2) Messing up ResNet or the University’s network—anything that interferes with the proper functioning of the University’s information technology system: viruses, e-mail spam, use of software tools to attack the system, use of “sniffer” programs that seek out packets of information being sent on e-mail, or violation of security standards.

3) Excessive personal use of the system—attaching dozens of computers and peripherals to a residence hall port, using up too much bandwidth, running a computer-intensive small business from a residence hall room, downloading huge bandwidth games and playing them on the network with friends also may not be acceptable.

4) Inadvertent downloading of viruses or network attack mechanisms—“We have site-licensed antivirus software that students may download and use,” Drews says. “It’s free. We strongly encourage all network users to use antivirus protection any time they insert a disk from outside or receive an e-mail attachment.

“If they download a game, they should be very careful to download it only through reputable sources,” she says. “We have a number of machines that have had ‘back-door’ programs installed by game software. These programs bring in a program that antivirus software won’t pick up, and it means that the computer on which they are installed will begin to attack the whole network without the student’s knowledge. We have found three or four of these programs on residence hall computers. These attack programs can just trash a hard disk.”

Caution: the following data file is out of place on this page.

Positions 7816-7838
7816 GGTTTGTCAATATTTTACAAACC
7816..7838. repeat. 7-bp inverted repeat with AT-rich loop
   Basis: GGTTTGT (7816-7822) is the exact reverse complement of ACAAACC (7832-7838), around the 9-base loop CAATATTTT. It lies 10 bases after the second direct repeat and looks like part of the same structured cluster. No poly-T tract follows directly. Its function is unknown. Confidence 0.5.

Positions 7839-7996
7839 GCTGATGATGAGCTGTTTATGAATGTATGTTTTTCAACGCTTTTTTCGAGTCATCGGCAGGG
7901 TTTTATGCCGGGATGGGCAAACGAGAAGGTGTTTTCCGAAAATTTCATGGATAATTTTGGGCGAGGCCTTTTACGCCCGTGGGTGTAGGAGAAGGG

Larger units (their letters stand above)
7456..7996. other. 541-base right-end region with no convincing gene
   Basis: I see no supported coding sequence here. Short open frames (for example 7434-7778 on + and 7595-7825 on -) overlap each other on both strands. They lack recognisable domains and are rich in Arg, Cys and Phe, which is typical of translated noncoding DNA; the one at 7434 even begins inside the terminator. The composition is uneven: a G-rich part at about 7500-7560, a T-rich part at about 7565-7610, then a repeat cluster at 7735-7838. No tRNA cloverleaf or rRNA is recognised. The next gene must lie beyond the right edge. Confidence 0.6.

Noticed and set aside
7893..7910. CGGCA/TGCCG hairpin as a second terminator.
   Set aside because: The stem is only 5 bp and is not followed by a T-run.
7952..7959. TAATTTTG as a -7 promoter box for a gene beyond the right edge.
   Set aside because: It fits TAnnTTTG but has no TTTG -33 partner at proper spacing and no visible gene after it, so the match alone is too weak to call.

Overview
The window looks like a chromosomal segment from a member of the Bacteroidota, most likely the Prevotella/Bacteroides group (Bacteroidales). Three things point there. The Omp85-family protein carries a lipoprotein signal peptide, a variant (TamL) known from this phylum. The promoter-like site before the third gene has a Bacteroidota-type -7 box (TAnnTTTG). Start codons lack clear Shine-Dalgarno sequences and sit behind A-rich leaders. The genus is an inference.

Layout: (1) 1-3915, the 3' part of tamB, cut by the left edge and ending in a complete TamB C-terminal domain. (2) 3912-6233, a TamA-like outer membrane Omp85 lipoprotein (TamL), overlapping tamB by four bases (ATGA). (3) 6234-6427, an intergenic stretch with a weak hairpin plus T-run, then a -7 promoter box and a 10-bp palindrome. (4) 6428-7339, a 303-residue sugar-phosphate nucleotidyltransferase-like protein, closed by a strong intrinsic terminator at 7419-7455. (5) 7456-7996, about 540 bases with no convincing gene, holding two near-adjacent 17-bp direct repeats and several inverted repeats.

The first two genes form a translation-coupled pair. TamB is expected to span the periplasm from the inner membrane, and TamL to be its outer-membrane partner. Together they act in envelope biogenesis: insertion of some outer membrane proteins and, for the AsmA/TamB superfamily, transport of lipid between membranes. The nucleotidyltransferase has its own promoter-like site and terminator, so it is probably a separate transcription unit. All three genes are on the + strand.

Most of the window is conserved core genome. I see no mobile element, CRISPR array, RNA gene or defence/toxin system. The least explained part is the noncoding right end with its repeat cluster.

How to Get Help

If it happens to students, they should call the ITS Help Desk. For some of the problems, it’s as easy as uninstalling the program and deleting it, but others are more complicated. They also can go to and find links to free firewall software.

While Drews must act swiftly to find student law- or policy-breakers, she knows how easily students can get themselves into trouble. Recently when she came home from work, her own children greeted her with, “Mommy, you have to see the neat game we downloaded.”

“Where did you find it?” she asked.

“I don’t know, some site,” was the response.

Fortunately, the Drews family computer was safe—and she used education to make sure the problem wouldn’t happen again in her family.

By Anne Tanner